To hear an audio version of this column, click the play arrow below.
Just call me “Penny.”
The new moniker refers to my new identity; you see, I’m not looking like myself these days. The culprit is my new hair color, the result of a dye job I inflicted on myself in yet another effort to continue pretending I’m younger than my chronological age. (There’s little question of my emotional age. My mother just this week referred to me as Peter Pan. Thanks, Mom.)
If you haven’t surmised by now, the “Penny” alias refers to the current color of my head, something not naturally found on heads, unless you happen to be Abe Lincoln on the side of a one cent coin.
My real hair color used to be what one referred to as “dirty blonde.” It never sounded attractive and looked only slightly better than its description. Not quite “mousy brown,” but still not good. Yet even dirty blonde was preferable to “dishwater blech,” which is what my follicles currently claim as their own.
Dishwater blech is a combination of gray and some non-descript color that doesn’t even deserve the title “color.” It’s not blonde, it’s not brown and it’s not gray. At least, it’s not that stunning silver gray that you see on those older models who somehow manage to look as though the whole gray thing was intentional, it looks that good. No, this color is a cross between dishwater, rain, mud and yuck.
So, I decided it was time to free my hair from nature’s perverse sense of humor and brighten things up. This is where sensible women high-tail it to the salon and let someone who knows what she/he is doing attend to the task at hand. However, in addition to being a notorious know-it-all, I am also notoriously cheap. So I high-tailed it to Walgreens and bought myself a highlighting kit to beautify myself by myself.
The directions were fairly simple. Mix up the gunk from the packet and the bottle, select the strands of hair you want to highlight and smear gunk on hair. Wait 15 minutes—NO MORE THAN 30 MINUTES! the instructions screamed—test a strand for lightening and wash out the highlighter.
After 15 minutes, I tested. Nothing. And I mean nothing. It was as though the stinky concoction had no power other than to bleach my towels, which it did quite readily, after I mistakenly dried my hands with some residue still on them. Thirty minutes and there was a little lightening, but not much. So I waited for almost an hour before dunking my head under the tub’s faucet and washing out the goop.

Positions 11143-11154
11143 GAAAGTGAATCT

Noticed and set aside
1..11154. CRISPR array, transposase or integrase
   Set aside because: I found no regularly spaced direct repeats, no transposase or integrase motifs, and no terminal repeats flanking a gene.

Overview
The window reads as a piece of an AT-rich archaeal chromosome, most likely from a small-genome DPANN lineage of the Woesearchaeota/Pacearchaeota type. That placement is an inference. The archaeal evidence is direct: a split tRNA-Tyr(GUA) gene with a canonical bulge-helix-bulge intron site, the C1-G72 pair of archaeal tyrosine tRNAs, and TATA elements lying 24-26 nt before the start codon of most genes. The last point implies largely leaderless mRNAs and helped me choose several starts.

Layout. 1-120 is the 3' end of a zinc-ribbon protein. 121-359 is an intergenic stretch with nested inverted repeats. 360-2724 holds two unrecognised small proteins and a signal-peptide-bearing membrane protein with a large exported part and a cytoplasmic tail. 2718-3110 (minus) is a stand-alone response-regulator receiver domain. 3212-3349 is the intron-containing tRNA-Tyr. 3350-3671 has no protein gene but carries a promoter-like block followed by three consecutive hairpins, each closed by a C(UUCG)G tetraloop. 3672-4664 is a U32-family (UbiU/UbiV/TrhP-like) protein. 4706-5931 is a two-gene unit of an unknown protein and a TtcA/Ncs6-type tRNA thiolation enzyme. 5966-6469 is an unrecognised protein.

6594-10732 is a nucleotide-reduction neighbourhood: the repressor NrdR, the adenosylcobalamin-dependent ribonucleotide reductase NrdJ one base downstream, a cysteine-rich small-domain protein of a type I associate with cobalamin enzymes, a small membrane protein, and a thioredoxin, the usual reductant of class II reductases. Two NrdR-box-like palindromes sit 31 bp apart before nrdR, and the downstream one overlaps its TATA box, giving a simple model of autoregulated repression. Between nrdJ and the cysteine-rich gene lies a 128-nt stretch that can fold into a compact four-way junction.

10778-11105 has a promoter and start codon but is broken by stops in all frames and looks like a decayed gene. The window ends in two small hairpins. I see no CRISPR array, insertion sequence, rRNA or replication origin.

And now I look like a penny.
I suppose it’s better than dishwater blech, as this color at least resembles something—autumn leaves, copper pipes, rust and of course, honest Abe, who, to be honest, was not my first source of inspiration here. For making grandiose speeches, yes. For hair color, I was thinking more along the lines of Jennifer Anniston.
I have a few friends who refuse to color their hair, preferring to let nature take its course. They are admirably at peace with the fading hue of their tresses, preferring to focus on things more important and less time consuming and expensive than hair color. And I suppose that’s where I balk.
It’s the idea of fading that gets me. I’m not ready to fade yet, in any way, and aside from jumping up and down and screaming about it daily, I guess my other, less vocal form of protest is to color my hair. Hey, everybody, I’m still here! Look at my head; I’m not done yet!
Next time, though, all deference to Abe, I think I’ll let my stylist handle the highlights.
What hue are your follicles sporting these days? Click “comments” below and share!
Thank you, Sandy. And you might not be able to ruin a pretty face, but you can sure make it hard to recognize!
Jo, thanks for letting me know you like the audio. Planning on doing an audio with each column from now on, now that I’ve figured out how to do it. This has been quite an education, that’s for sure!
I don’t know if I will take to your new hair identity, but I like having the audiobook version of your writing. Do that more often, please.
That was a lol column Penny, er Mary, can’t wait to see you! But as my mother used to say, “can’t ruin a pretty face.”